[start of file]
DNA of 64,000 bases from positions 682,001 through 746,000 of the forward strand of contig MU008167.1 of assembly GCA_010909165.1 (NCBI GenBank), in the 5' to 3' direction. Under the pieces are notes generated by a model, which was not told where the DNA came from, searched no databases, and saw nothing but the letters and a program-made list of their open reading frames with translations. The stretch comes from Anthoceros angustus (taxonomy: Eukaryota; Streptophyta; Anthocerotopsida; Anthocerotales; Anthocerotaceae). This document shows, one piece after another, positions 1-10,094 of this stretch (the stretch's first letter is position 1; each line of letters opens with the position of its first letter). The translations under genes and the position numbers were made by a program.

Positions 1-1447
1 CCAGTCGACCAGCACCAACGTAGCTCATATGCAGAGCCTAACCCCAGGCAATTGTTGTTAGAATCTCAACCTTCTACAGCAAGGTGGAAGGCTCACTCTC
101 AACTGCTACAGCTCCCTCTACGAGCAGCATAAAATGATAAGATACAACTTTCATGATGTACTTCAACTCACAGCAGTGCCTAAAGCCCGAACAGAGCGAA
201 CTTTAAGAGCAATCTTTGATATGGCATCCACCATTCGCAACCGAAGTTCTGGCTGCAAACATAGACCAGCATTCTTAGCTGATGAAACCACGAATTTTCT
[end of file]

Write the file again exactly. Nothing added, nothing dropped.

DNA of 64,000 bases from positions 682,001 through 746,000 of the forward strand of contig MU008167.1 of assembly GCA_010909165.1 (NCBI GenBank), in the 5' to 3' direction. Under the pieces are notes generated by a model, which was not told where the DNA came from, searched no databases, and saw nothing but the letters and a program-made list of their open reading frames with translations. The stretch comes from Anthoceros angustus (taxonomy: Eukaryota; Streptophyta; Anthocerotopsida; Anthocerotales; Anthocerotaceae). This document shows, one piece after another, positions 1-10,094 of this stretch (the stretch's first letter is position 1; each line of letters opens with the position of its first letter). The translations under genes and the position numbers were made by a program.

Positions 1-1447
1 CCAGTCGACCAGCACCAACGTAGCTCATATGCAGAGCCTAACCCCAGGCAATTGTTGTTAGAATCTCAACCTTCTACAGCAAGGTGGAAGGCTCACTCTC
101 AACTGCTACAGCTCCCTCTACGAGCAGCATAAAATGATAAGATACAACTTTCATGATGTACTTCAACTCACAGCAGTGCCTAAAGCCCGAACAGAGCGAA
201 CTTTAAGAGCAATCTTTGATATGGCATCCACCATTCGCAACCGAAGTTCTGGCTGCAAACATAGACCAGCATTCTTAGCTGATGAAACCACGAATTTTCT